• Strict liability: senior personnel of failed banks could be held ‘strictly liable’ for the consequences of their bad decisions. Lord Turner, the FSA chairman, acknowledges that a ‘strict liability’ standard ‘may prove impossible’ to implement given the legal complexities associated with this matter.
  • Pay clawbacks: automatic, incentive-based penalties could be imposed on the heads of failed banks as an alternative to imposing strict liability for poor decisions, which are already common place in other banking jurisdictions.
  • Takeover approval: large acquisitions by FSA-regulated firms should be subjected to supervisory approval and only granted if the capital base of a bank is ‘exceptionally strong’. This proposal has attracted widespread support from across the financial industry according to press reports. However, some critics argue whether supervisors are in a better position to make strategic decisions on the firm’s growth strategy than its appointed board.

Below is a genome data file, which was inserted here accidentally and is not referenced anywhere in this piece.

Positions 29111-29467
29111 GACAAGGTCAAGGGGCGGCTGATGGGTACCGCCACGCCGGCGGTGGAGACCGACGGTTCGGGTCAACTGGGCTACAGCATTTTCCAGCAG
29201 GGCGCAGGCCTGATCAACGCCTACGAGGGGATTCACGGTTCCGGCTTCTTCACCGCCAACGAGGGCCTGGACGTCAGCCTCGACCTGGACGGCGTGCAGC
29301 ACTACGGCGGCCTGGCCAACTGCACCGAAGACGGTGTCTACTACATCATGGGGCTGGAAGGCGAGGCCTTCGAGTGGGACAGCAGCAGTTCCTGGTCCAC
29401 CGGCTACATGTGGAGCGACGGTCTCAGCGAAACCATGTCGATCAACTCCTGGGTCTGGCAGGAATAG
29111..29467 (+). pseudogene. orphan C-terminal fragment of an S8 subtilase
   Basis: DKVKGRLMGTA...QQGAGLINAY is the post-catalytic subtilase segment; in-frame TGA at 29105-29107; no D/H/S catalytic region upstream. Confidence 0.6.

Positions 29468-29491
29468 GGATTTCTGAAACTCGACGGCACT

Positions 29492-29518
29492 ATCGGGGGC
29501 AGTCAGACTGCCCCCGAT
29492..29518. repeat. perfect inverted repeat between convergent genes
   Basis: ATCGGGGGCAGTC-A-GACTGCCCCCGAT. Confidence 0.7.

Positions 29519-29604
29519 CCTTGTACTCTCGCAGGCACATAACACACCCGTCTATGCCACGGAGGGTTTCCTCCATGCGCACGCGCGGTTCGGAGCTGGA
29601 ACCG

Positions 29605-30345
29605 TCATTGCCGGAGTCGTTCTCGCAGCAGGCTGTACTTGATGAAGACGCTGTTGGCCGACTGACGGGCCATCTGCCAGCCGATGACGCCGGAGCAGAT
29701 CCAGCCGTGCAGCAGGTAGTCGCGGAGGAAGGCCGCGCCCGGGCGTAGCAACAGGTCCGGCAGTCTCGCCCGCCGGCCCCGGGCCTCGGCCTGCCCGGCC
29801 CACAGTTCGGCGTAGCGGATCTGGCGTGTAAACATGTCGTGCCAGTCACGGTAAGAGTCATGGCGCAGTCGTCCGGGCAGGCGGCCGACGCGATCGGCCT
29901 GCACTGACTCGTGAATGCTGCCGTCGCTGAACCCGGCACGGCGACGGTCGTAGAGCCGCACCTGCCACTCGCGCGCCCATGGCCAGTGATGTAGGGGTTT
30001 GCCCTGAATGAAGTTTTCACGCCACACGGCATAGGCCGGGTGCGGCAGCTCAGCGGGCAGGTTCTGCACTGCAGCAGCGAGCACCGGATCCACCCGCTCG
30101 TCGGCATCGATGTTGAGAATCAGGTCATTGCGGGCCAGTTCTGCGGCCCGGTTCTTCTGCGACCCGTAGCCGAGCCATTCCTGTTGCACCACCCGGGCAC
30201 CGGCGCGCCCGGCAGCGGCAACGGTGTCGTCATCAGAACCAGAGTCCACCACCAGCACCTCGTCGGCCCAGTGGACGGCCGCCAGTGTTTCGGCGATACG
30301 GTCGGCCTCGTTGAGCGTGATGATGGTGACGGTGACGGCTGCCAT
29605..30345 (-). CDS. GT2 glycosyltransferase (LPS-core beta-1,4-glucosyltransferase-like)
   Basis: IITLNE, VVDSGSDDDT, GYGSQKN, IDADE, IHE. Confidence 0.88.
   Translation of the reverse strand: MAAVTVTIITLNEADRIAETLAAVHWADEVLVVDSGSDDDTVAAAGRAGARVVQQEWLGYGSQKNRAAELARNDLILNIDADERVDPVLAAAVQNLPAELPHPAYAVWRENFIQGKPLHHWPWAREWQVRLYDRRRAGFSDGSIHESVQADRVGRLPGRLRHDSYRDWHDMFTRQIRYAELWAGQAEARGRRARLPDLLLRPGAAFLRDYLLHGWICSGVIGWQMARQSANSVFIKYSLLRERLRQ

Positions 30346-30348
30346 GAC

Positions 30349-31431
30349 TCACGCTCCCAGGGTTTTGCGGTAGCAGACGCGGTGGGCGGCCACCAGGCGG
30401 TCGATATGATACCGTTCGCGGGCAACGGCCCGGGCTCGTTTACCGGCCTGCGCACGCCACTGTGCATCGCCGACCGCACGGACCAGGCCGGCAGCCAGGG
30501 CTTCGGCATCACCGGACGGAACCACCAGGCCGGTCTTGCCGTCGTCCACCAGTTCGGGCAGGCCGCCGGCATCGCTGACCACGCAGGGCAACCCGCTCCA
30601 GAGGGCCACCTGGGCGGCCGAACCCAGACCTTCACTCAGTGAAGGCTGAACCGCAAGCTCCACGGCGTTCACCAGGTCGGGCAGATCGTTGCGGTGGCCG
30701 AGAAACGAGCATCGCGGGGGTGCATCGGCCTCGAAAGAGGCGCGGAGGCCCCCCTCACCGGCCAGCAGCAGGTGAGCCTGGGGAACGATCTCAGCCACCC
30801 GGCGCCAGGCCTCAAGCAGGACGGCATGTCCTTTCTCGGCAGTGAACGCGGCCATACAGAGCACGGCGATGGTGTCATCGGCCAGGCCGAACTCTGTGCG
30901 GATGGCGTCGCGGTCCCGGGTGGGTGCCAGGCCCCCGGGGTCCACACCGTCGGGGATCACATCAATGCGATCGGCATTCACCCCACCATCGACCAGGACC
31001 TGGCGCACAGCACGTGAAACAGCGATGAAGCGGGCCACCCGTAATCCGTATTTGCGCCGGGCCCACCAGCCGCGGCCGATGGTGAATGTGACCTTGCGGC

• Success fees: the board should take independent advice on large acquisitions from an adviser whose fee is not linked to the successful completion of the deal.
The RBS report has highlighted significant deficiencies in the UK’s banking regulatory and legal environment, and the lessons learnt can probably be applied to many other European countries. While much work has been done by supervisory authorities in the aftermath of the crisis to address these problems, the publication of the report demonstrates the huge costs associated with bank failure — the UK government’s equity stake of 45.5 billion pounds has lost well over half its value since 2008 — and the importance of making the necessary changes to prevent (or a least reduce the probability) of a similar crisis from ever happening again in the future.